Park could limit public access


Minister Steve Thomson:

First of all, thank you Minister Thomson for stating the government’s position on the expansion of Mount Elphinstone Provincial Park, as published in Coast Reporter on Oct. 7. The Sunshine Coast Community Forest is very concerned about another 1,500 to 2,500-hectare park. The loggers in particular are being portrayed as uncaring and insensitive to community wishes, yet the logging industry helped build and continues to contribute to our communities.

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Protesters have elevated their remarks and actions to the point of bullying and defying injunctions. Their words and actions have been very inflammatory, including lighting fire to a roadblock made of logs. That action was truly insensitive given the Sechelt Fire of 2015 where we lost a good friend in the only firefighting fatality in B.C. last year.

We have been hearing a lot about a park; however, what is not discussed is that if a park is granted, not only do we lose family jobs, we also lose full public access to much of the area. A local example is how the Tetrahedron and Spipiyus parks’ access has been severely restricted on trails; and there was an article in Coast Reporter (Sept. 30) regarding a legal challenge to the SCRD’s plan to augment community water from Chapman Lake, which is in a Class A park. If a community cannot access water, that is a clear signal to be cautious on creating more parkland.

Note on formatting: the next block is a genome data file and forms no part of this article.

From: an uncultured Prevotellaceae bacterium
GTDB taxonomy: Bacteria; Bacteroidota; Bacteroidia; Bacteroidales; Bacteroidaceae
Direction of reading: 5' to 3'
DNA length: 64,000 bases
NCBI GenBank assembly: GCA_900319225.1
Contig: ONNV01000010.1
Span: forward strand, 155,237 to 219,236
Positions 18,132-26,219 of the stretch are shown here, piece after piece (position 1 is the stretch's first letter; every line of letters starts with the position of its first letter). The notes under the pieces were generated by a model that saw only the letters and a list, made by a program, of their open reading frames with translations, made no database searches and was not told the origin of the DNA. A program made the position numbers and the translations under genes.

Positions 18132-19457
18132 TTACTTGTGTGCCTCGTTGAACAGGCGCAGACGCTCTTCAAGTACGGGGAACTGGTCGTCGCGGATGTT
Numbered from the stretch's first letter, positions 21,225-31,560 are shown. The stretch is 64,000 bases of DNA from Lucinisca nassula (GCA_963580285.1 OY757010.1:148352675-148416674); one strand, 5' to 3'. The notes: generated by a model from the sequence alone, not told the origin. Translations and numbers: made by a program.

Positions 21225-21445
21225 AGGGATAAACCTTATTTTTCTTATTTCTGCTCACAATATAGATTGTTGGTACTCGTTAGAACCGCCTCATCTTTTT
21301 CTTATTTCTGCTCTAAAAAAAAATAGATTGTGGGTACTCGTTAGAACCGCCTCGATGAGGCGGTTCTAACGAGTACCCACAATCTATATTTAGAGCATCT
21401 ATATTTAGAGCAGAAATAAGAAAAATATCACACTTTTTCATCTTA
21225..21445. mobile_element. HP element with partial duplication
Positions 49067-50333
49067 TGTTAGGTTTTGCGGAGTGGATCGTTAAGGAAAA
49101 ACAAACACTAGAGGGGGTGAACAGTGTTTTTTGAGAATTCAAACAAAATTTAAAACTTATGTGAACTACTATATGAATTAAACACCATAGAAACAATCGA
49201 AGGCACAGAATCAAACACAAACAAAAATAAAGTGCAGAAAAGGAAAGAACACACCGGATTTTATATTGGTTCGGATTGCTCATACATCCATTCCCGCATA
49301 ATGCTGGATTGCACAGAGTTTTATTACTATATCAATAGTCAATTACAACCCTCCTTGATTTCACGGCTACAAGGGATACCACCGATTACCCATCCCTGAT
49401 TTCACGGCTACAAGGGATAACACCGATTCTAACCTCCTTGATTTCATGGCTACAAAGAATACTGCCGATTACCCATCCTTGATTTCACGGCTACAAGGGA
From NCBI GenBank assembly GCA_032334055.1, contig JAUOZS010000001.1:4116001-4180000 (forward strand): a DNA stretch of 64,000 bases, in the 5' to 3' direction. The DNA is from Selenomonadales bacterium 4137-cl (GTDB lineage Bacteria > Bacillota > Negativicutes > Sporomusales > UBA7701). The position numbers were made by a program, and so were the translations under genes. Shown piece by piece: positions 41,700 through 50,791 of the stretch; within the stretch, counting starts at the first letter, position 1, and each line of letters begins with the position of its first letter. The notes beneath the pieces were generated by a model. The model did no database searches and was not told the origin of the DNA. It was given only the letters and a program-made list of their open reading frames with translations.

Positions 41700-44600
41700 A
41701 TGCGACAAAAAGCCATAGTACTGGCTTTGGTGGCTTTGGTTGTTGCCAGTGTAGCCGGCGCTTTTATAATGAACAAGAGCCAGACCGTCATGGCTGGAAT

The Sunshine Coast has one of largest trail networks in the province, second to Whistler, and most of this trail system is within Crown lands not in a park. If we are able to grow recreational sports and be a bona fide force for the tourism/adventure economy, having another park could severely limit access. Our lower Coast area now has over 20 per cent protected area when considering provincial and local parks, wildlife protected areas and Old Growth Management Areas, as compared to the provincial stated goal of approximately 14 per cent.

For the past couple of years, ELF has been lobbying our local politicians and the B.C. government, stating that their wishes represent the wishes of the whole   community. That is simply not the case.

As for the Sunshine Coast Community Forest, our tenure comes from the provincial government, with co-operation from the Sechelt First Nations, and our returns go back to the community via our SCCF Legacy Fund in partnership with the District of Sechelt.

I am not against parks, but we need a balance of jobs, recreation and amenities for a community to prosper and deliver fair opportunities to all.

Glen Bonderud, president, SC Community Forest

© Copyright Coast Reporter


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